Wind Energy 2014 Outlook:
Major Markets Recover,
Battling Policy and Grid
Wind energy demand in 2014 promises to be signifcantly better
than 2013 with expectations of stabilization and growth in both
the U.S. and China, and continued growth in some emerging markets.
James Montgomery, Associate Editor
Preliminary estimates suggest worldwide wind energy installations were 34-35 GW in 2013, “a substantial dropoff” from a
record-setting 2012, according to Steve Sawyer, Secretary General of the Global Wind Energy Council (GWEC). In fact 2013
will have been the frst time in nearly a decade where global demand contracted, almost entirely because of softness in
demand in the U.S. and China, added Steen Broust Nielsen,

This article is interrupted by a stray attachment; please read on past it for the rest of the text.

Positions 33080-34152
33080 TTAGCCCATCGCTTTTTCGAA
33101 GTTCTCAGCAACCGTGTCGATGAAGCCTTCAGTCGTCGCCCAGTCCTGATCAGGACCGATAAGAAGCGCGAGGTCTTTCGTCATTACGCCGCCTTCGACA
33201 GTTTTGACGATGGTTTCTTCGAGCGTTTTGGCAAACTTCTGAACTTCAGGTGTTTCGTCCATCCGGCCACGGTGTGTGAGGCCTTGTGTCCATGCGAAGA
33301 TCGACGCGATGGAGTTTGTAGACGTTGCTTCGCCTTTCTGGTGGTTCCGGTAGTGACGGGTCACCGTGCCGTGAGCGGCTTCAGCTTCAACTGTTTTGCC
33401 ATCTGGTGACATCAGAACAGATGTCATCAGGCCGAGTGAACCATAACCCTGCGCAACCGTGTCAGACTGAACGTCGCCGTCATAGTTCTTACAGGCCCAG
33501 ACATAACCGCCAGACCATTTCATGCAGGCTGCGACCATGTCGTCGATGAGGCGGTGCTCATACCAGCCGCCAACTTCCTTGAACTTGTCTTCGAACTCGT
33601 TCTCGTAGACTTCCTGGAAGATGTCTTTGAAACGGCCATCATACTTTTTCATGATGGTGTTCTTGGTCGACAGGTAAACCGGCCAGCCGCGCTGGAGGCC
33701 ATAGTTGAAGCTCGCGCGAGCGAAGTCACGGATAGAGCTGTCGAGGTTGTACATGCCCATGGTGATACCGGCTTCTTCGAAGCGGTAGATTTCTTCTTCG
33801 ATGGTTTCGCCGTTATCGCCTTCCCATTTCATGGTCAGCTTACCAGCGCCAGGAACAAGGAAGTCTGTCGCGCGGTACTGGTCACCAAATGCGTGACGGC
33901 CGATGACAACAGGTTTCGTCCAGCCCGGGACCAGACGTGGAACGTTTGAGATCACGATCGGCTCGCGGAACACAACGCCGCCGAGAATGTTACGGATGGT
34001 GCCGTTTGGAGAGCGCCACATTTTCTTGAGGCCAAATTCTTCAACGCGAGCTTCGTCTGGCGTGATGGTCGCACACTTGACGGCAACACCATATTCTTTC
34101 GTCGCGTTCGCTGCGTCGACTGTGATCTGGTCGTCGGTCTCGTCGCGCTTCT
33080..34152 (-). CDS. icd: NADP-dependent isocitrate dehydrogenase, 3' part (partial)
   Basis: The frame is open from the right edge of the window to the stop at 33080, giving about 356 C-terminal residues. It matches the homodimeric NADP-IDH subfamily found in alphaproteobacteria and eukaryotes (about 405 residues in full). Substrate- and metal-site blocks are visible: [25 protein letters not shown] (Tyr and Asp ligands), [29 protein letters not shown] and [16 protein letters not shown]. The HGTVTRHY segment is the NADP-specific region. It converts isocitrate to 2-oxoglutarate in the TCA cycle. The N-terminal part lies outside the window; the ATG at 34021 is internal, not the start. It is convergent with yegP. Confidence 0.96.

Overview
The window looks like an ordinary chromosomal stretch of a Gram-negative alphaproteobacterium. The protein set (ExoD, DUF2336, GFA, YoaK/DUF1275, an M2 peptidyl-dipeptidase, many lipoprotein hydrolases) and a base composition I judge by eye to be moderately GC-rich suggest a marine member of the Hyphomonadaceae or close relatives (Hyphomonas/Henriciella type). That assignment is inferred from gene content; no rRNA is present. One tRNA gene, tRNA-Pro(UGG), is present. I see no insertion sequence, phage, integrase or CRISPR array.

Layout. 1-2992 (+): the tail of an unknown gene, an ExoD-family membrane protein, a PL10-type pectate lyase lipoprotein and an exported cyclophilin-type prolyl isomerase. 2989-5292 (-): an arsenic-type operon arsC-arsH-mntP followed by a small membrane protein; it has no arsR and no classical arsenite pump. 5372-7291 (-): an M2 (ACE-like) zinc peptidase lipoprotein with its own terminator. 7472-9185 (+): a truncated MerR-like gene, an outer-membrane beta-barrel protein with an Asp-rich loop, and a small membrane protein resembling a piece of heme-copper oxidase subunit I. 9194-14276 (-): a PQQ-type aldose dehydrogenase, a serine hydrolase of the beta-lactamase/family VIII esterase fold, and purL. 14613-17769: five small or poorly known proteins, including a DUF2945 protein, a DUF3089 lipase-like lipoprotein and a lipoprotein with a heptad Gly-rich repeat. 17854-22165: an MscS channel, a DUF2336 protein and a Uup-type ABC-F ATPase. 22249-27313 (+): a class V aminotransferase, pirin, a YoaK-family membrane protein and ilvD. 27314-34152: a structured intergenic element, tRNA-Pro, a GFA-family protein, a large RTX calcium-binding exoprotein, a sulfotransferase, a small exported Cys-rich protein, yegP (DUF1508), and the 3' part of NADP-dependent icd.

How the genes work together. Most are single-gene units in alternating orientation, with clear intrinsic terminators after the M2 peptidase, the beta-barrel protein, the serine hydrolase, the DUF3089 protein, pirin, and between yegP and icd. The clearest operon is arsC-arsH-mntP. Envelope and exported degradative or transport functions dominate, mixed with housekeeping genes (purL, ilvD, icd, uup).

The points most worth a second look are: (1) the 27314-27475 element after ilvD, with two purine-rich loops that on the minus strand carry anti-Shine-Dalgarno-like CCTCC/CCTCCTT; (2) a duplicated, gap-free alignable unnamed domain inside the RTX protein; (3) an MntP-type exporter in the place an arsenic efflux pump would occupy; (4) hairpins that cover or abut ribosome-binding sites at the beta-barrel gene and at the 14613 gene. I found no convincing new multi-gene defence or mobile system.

partner with Make Consulting.
This year promises to be signifcantly better (though perhaps
not quite as good as 2012), with expectations of stabilization
and growth in both the U.S.
and China, and continued
strength building in some
emerging markets. GWEC’s
initial expectations for 2014
are for 45-48 GW, and with
some upside. The largest vari-
able, as has been the case
for several years now, is the
extent of the U.S. recovery. In
Europe, Germany and the U.K.
continue to drive the mar-
ket, with emerging growth in
countries like Sweden, Den-
mark, and Finland, and some
MidAmerican Energy’s Highland wind project in O’Brien County, Iowa.